DALLAS (105.3 THE FAN) – Daniel Cormier is not taking his opponent lightly in Saturday night’s final Strikeforce fight card in Oklahoma City, even if few insiders know very little about him.
Dion Staring has nothing on his resume to suggest that he should be less than the 20-1 underdog (unheard of odds in mixed martial arts) that he is to Cormier. A Dutchman who has served as a sparring partner for UFC heavyweight superstar Alistair Overeem (the man who pummeled Brock Lesnar into retirement), Staring’s most notable opponent is Rogerio Nogueria, who he lost to via submission. Other than that, he is literally an international man of mystery, as the spot where a picture of him should appear next to Cormier on the Strikeforce website is currently occupied by an anonymous silhouette.
Cormier’s last fight on his contract with Strikeforce and the Showtime network was supposed to be a much bigger attraction. After winning the organization’s Grand Prix heavyweight tournament by soundly defeating top talent like Josh Barnett, Antonio SIlva and Jeff Monson, the organization was hard pressed to find anyone else within their ranks worthy of giving him his send off to The UFC. Zuffa ( the parent company that owns both The UFC and Strikeforce) even went so far as to take to unprecedented step of lending former UFC heavyweight champion Frank Mir to their sister organization for what was expected to me a much anticipated main event attraction. Shortly after tickets went on sale Mir was injured, and shortly after that it was announced that Strikeforce would be shutting it’s doors after Saturday night. What followed was a mass exodus of fighters from the card who came up with injuries themselves. While Cormier told me that he believes those injuries to be legitimate, some have suggested that at least some of those fighters may be using their claims as a convenient excuse to abandon a sinking ship while not risking losing their opportunity to join the UFC ranks once the promotion is defunct.
For the former Olympian Cormier however, remaining on the fight card was important to him, both for the sake of keeping a commitment and for his chance to fight in front of his adopted hometown of Oklahoma City, where he was a part of the Oklahoma State Cowboys’ legendary wrestling program that also produced UFC hall of famer Randy Couture. A quick drive north from Dallas, Cormier is excited to invite DFW fans to make the trip Saturday night to see what is still, despite scheduling issues, a talent rich card. Former UFC stars Nate Marquardt and Josh Barnett will be fighting, and current UFC middleweight Ed Herman will be coming over to Strikeforce for a one off fight as well.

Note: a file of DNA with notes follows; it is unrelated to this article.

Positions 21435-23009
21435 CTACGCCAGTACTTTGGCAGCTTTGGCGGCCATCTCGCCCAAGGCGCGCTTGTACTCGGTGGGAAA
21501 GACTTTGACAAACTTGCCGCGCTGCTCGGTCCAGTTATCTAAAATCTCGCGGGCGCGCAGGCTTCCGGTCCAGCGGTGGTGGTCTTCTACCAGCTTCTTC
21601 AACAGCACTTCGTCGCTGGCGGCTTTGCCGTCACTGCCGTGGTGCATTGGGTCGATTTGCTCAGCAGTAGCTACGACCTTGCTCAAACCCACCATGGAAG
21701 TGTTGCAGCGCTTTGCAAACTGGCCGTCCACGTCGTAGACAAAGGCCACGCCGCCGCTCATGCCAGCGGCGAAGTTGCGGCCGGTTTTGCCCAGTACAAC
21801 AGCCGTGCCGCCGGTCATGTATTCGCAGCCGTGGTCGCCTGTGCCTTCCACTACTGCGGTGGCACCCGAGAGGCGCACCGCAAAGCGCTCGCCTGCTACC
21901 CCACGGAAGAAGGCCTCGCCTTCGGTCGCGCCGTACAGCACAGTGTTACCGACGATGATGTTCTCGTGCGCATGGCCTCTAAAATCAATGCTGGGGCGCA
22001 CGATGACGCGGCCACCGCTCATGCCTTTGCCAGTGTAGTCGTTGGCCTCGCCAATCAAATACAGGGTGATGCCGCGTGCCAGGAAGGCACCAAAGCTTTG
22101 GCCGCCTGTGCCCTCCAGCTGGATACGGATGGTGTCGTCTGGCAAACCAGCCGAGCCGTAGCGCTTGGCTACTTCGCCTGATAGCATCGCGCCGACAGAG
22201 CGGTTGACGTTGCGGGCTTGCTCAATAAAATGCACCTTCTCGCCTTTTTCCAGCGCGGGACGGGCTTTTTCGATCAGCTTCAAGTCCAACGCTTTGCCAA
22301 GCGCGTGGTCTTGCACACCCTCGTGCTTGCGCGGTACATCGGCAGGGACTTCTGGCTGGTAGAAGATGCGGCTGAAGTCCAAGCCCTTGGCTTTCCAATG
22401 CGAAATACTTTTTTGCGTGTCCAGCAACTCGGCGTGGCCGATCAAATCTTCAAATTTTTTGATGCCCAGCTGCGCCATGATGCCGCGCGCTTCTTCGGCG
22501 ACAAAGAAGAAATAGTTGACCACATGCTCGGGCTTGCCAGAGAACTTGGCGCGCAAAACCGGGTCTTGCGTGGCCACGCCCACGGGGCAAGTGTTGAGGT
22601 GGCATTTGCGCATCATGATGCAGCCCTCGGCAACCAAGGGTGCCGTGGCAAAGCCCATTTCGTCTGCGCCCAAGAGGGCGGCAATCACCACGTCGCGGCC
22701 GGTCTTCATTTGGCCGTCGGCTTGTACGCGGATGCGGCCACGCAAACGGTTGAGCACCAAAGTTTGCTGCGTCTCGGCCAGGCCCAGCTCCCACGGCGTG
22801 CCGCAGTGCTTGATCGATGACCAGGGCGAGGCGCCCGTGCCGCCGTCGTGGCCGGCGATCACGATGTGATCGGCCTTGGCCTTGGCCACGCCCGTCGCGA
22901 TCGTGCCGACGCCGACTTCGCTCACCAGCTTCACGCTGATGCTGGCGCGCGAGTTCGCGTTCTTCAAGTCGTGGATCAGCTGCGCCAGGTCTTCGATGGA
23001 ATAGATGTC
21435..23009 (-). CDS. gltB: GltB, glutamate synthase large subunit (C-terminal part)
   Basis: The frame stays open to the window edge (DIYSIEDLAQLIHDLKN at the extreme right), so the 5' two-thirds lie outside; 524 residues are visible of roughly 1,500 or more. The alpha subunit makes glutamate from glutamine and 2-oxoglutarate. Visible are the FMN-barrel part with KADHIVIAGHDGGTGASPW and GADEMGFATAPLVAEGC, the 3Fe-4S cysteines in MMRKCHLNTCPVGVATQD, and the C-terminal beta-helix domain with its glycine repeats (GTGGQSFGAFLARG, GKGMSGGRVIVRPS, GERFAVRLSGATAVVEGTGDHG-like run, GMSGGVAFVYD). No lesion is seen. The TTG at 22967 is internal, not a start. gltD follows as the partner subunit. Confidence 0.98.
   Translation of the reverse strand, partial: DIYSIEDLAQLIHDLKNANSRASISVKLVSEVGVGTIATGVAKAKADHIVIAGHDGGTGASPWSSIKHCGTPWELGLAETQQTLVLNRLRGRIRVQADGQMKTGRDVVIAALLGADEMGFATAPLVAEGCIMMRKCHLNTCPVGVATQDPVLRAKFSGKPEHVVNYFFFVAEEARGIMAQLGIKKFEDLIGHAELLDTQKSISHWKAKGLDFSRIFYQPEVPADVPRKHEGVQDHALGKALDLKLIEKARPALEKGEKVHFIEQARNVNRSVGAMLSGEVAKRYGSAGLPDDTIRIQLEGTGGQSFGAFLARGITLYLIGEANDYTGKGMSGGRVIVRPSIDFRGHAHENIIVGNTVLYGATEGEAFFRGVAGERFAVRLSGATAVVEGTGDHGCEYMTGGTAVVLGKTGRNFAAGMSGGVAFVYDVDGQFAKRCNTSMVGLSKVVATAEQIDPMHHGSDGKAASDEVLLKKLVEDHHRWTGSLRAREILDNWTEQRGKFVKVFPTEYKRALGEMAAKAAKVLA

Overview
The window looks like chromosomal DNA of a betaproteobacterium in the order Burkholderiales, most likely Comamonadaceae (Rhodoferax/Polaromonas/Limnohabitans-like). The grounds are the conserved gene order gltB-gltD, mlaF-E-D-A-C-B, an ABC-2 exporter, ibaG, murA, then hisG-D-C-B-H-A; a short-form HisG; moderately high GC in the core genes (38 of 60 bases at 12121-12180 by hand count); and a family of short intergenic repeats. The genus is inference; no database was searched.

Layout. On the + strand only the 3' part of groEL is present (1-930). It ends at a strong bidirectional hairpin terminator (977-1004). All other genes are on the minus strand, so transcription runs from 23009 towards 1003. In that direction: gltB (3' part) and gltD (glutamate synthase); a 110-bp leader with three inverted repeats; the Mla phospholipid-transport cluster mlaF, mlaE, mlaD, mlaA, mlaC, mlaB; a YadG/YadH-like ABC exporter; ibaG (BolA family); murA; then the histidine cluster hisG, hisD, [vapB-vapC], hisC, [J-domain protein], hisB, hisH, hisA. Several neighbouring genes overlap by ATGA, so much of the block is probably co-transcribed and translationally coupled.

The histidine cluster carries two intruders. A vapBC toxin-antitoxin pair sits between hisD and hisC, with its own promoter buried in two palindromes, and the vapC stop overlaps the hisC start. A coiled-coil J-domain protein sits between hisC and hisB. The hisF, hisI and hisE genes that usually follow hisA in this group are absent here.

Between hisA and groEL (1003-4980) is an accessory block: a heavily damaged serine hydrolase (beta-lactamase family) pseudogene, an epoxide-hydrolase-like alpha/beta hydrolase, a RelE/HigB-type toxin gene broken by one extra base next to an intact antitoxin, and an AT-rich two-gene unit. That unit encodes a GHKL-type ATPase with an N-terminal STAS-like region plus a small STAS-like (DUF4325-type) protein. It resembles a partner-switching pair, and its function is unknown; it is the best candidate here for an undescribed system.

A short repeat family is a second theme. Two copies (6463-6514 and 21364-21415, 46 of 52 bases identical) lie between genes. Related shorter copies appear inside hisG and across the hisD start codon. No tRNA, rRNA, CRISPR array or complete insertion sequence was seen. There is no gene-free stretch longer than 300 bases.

Cormier’s AKA training partner and close friend Cain Valasquez captured the UFC heavyweight title from Junior Dos Santos at UFC 155 two weeks ago, and Daniel has been rumored to be considering a drop down to light heavyweight to avoid a likely confrontation with Valasquez when he debuts as a top ranked fighter in The UFC. He has made no secret of the fact that he would like a fight with UFC light heavyweight champ Jon Jones, and if Jones can win his fight with Chael Sonnen in April, calls for that match up could get louder.
For now though, Daniel Cormier is intently focused on defeating an opponent that he is overwhelmingly expected to beat, and one who losing to would be seen as one of the biggest upsets in recent MMA history. Cormier tells me that he has taken Staring no less seriously than he would if he were instead training for Mir or anyone else, and I believe him. I boast that I “trained under” Cormier for twenty whole minutes this past summer at The UFC’s “media workout day” that was held in conjunction with UFC 148. I brag about it because Cormier punished myself and other media members with a wrestling based workout that had us dropping in droves inside the UFC’s octagon. Fellow UFC fighters Joeseph Benavidez, Alan Belcher and Mike Pyle watched in amazement as Cormier showed no mercy on the media contingent that didn’t exactly come into the gym in “fighting” shape.
Daniel Cormier is hardcore, and he’s also one of the nicest guys you’ll ever talk to when he’s not yelling at you for an inferior sprawling technique. Listen to my full interview with him here: